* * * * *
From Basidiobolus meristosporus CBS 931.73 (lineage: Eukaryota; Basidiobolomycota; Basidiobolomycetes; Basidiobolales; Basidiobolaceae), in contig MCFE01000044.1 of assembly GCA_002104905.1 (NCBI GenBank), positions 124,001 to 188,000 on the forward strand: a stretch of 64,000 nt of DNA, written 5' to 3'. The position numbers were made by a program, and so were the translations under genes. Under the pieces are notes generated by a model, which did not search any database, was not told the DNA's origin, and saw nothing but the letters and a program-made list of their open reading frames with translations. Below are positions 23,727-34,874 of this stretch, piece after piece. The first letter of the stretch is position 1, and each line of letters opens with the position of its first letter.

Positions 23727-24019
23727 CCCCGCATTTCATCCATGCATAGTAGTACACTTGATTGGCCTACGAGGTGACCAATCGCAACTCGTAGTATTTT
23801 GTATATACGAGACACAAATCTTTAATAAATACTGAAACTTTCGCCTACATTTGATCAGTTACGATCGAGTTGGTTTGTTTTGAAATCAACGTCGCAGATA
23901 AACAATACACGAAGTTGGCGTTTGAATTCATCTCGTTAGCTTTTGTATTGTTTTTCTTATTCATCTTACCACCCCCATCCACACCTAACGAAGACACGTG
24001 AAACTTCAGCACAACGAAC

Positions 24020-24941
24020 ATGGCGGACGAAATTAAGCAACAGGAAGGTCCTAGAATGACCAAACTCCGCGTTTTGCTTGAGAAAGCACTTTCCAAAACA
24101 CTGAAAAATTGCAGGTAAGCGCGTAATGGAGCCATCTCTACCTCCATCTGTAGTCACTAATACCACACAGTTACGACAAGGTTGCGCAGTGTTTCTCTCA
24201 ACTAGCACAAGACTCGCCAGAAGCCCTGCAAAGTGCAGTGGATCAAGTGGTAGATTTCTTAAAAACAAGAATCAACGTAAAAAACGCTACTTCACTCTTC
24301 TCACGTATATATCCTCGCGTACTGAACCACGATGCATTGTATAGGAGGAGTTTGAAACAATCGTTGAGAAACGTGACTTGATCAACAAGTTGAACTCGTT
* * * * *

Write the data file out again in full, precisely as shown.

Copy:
From Basidiobolus meristosporus CBS 931.73 (lineage: Eukaryota; Basidiobolomycota; Basidiobolomycetes; Basidiobolales; Basidiobolaceae), in contig MCFE01000044.1 of assembly GCA_002104905.1 (NCBI GenBank), positions 124,001 to 188,000 on the forward strand: a stretch of 64,000 nt of DNA, written 5' to 3'. The position numbers were made by a program, and so were the translations under genes. Under the pieces are notes generated by a model, which did not search any database, was not told the DNA's origin, and saw nothing but the letters and a program-made list of their open reading frames with translations. Below are positions 23,727-34,874 of this stretch, piece after piece. The first letter of the stretch is position 1, and each line of letters opens with the position of its first letter.

Positions 23727-24019
23727 CCCCGCATTTCATCCATGCATAGTAGTACACTTGATTGGCCTACGAGGTGACCAATCGCAACTCGTAGTATTTT
23801 GTATATACGAGACACAAATCTTTAATAAATACTGAAACTTTCGCCTACATTTGATCAGTTACGATCGAGTTGGTTTGTTTTGAAATCAACGTCGCAGATA
23901 AACAATACACGAAGTTGGCGTTTGAATTCATCTCGTTAGCTTTTGTATTGTTTTTCTTATTCATCTTACCACCCCCATCCACACCTAACGAAGACACGTG
24001 AAACTTCAGCACAACGAAC

Positions 24020-24941
24020 ATGGCGGACGAAATTAAGCAACAGGAAGGTCCTAGAATGACCAAACTCCGCGTTTTGCTTGAGAAAGCACTTTCCAAAACA
24101 CTGAAAAATTGCAGGTAAGCGCGTAATGGAGCCATCTCTACCTCCATCTGTAGTCACTAATACCACACAGTTACGACAAGGTTGCGCAGTGTTTCTCTCA
24201 ACTAGCACAAGACTCGCCAGAAGCCCTGCAAAGTGCAGTGGATCAAGTGGTAGATTTCTTAAAAACAAGAATCAACGTAAAAAACGCTACTTCACTCTTC
24301 TCACGTATATATCCTCGCGTACTGAACCACGATGCATTGTATAGGAGGAGTTTGAAACAATCGTTGAGAAACGTGACTTGATCAACAAGTTGAACTCGTT